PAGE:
Union Post of Fort Craig
Paddy Graydon's Mule Bombs - Union Captain James "Paddy" Graydon had a plan, and every soldier who had ever served with Paddy Graydon understood that things could get dangerous in a hurry whenever that Irishman had a plan. They said he was "reckless" and "arrogant." They said he was a "daredevil" and a "braggart." And they revered him.
They knew that in campaigns against Apaches, Navajos and outlaws across New Mexico, Arizona and northern Mexico, Paddy Graydon had proven himself to be "fearless" and "indefatigable." He had become known as a "terror to the enemy," a "reliable spy" who watched "with an eagle eye for a chance to strike a telling blow."
Now, every soldier at the Union post of Fort Craig, on the west bank of the Rio Grande in central New Mexico, hoped that Graydon's latest plan would work. They needed to strike a telling blow against the Confederate force ensconced on the other side of the river. Otherwise, they faced a hard fight. More...
Billy the Kid
William Bonney - Some people say that he was a "psychotic moron from the slums of New York". Some paint a picture of a misguided, but basically decent youth, thrust into events over which he had little control. Others paint a picture of a man who just happened to be on the losing side in a war, and was punished solely because of this fact. But no matter which version you accept, there is no question that Billy the Kid (also known as William Bonney, Henry McCarty, and Henry Antrim) is a figure who has long fired the imagination and interest of the American public.
Billy the Kid was born in 1859, most likely in New York City. After a short stay in Kansas, his mother eventually settled in New Mexico, where Billy would earn his fame. Hardly a moron, Billy received at least some formal schooling while he lived in Silver City, New Mexico. Until the death of his mother in 1874, Billy led a fairly normal life for a youth living on the Western frontier in the days of the Wild West. More...
Stories of Gold
Profile of a Desert Prospector - Young men, with little future in impoverished rural communities and fields in the East and the Old South, spoke of little else. They said that miners had already dug several million dollars worth of gold out of California’s hills and mountains (at a time when a dollar had 25 times the value of today’s dollar). Why, a preacher himself had said that one party had found more than 76 thousand dollars worth of gold in less than two months. One man, he had said, had found more than five thousand dollars worth in two months. A 14-year-old boy had found more than three thousand dollars worth in only 54 days. A woman – a mere woman – had found two thousand dollars worth in six weeks. Surely any man willing to work hard could get rich. That’s what everybody said. More...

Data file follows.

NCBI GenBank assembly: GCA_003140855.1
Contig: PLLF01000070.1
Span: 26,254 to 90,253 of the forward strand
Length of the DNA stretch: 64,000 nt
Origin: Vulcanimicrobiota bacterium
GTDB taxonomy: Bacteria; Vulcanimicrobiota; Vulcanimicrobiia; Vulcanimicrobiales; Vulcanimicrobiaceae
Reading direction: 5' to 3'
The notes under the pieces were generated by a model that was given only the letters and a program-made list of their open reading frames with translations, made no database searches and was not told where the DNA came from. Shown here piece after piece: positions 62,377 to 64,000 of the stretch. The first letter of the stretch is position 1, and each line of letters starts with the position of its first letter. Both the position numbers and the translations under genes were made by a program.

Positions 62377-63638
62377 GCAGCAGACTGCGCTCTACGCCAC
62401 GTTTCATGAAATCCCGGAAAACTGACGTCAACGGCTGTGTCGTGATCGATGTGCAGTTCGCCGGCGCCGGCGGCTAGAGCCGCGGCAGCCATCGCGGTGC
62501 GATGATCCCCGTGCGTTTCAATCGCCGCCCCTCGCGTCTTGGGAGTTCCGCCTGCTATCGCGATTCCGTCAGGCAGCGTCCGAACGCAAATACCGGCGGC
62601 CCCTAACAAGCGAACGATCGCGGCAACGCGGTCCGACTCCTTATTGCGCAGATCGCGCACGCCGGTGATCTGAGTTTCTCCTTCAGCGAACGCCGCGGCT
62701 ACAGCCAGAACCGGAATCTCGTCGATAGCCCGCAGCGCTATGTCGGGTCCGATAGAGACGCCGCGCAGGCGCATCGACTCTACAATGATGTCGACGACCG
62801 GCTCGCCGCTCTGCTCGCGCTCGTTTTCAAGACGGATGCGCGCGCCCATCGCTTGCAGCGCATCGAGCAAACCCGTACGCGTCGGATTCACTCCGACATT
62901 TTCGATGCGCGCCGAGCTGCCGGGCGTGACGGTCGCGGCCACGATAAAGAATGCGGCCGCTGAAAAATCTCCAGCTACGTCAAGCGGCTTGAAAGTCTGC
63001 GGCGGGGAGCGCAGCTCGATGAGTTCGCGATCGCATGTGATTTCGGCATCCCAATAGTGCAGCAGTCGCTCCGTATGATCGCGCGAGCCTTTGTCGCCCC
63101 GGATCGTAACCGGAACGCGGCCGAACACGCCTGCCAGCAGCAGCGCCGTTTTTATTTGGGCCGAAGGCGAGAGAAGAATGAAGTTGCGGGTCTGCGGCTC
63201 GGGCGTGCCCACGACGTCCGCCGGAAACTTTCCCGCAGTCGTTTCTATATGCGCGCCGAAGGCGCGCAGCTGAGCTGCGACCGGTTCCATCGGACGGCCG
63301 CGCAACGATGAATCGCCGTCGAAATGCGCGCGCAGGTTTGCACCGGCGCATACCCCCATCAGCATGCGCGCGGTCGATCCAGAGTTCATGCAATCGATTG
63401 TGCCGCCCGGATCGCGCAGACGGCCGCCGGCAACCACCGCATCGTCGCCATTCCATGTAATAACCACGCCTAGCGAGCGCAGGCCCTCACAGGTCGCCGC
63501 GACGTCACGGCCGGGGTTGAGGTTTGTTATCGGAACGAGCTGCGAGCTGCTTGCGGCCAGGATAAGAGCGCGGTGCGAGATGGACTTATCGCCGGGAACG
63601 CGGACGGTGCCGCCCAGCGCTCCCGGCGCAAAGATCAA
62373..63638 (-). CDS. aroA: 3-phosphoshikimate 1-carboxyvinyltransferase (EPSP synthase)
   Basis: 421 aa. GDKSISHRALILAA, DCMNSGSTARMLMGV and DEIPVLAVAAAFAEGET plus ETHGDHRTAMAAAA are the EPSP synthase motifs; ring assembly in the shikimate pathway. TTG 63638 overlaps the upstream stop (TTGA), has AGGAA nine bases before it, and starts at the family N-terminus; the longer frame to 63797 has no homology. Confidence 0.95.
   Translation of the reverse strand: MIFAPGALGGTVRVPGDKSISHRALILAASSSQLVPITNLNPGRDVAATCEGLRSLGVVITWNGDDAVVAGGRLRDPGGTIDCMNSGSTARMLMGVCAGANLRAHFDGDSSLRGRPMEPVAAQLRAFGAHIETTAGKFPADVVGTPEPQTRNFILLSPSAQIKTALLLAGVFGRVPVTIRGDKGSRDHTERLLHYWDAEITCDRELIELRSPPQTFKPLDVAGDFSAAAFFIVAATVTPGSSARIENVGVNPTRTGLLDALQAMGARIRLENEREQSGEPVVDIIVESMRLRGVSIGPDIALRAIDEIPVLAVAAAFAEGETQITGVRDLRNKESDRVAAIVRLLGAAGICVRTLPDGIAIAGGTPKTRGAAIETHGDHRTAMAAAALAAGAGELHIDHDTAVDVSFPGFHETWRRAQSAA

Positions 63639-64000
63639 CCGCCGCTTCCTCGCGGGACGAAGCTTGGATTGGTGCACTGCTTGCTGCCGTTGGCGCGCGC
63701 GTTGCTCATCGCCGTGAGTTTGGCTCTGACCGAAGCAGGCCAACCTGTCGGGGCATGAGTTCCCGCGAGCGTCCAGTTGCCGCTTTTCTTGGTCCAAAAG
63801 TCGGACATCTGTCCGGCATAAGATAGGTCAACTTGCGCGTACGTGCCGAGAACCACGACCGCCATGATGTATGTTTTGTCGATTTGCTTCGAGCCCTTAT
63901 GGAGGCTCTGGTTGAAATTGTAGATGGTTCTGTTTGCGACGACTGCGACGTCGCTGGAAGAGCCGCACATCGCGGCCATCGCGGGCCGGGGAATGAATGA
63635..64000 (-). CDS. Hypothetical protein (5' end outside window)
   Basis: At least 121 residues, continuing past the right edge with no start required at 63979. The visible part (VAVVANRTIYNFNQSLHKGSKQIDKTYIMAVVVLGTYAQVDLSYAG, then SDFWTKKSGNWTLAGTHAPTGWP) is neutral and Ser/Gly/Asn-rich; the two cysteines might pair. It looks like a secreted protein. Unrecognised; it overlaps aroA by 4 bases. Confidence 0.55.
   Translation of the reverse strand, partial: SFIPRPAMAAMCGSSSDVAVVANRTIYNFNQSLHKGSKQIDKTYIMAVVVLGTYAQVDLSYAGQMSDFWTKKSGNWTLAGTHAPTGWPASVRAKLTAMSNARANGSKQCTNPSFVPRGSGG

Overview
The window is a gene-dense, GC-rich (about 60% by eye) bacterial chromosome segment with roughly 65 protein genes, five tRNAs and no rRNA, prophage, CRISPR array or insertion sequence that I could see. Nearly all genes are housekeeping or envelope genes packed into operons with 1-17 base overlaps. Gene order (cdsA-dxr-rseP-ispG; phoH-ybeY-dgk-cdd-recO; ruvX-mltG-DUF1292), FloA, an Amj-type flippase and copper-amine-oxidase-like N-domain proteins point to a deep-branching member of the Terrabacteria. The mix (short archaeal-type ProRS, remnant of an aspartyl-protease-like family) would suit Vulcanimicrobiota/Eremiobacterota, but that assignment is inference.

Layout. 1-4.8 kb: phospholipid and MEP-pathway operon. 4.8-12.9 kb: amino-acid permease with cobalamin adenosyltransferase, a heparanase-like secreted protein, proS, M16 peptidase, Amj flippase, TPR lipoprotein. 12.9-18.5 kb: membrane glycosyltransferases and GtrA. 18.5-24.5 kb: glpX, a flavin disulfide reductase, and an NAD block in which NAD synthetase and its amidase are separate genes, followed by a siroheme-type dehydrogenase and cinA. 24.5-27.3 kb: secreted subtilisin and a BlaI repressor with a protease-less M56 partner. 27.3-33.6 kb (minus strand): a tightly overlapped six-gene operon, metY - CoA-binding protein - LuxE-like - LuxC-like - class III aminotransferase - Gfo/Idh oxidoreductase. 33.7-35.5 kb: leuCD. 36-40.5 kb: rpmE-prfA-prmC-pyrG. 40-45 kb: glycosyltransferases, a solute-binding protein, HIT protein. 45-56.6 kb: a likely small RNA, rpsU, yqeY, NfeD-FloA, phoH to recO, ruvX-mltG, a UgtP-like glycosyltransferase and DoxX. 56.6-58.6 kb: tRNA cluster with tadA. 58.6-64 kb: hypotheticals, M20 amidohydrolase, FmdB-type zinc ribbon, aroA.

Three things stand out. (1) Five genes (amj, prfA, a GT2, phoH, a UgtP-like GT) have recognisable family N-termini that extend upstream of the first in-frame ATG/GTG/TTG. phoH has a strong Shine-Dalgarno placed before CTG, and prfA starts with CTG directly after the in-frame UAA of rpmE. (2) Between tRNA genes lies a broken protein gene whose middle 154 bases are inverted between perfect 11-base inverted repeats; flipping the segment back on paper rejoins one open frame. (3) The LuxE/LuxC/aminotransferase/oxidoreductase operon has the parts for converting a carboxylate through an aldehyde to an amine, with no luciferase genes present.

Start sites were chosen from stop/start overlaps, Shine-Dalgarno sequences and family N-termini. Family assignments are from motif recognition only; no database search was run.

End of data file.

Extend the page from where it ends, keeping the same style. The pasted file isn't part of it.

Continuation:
The Dragonfly - Like the birds and butterflies, the dragonflies of the desert come in vibrant colors. They fly; they have interesting life histories and amazing behaviors. When they emerge from their natal waters, they change from ugly aquatic nymphs to beautiful, dazzling, flying predators. You can see them during the spring, summer and early fall months.The desert species of dragonflies vary in size from the giant darner, which at nearly six inches is the largest in North America, to the citrine forktail, a damselfly, that at less than one inch is North America’s very smallest. Both of these species are desert specialists preferring arid lands with warm waters. All the in-between sizes are present too, with many shapes and a variety of hues represented. More...
Last Week's Top Story
7 Apps that Make Primitive RV and Tent Camping More Fun - RV and tent camping in primitive areas can be a great experience if you are prepared. I remember the first time I rented an RV to go on an outing over a Thanksgiving holiday some years ago. The kids were out of school and we wanted to spend the long weekend in the desert. We decided to head out to the Coon Hollow Campground off the I-10, about 70 miles east of Palm Springs, CA to do some rock hunting. We'd look for geodes and gemstones and maybe even find some gold. We loaded up the 26 foot RV with supplies, filled the tanks with water, hooked up my CJ5 jeep to the trailer hitch, and off we went.
On board restrooms meant we didn't have to make any stops, so we got to the campground just about six hours later. We also didn't have a very good understanding of the limited capacity of the black water tanks; the warning light came on just as we arrived at the campground. The tank had to be dumped soon, the campground had no RV dump station, and there wasn't much water left in the tanks. More...
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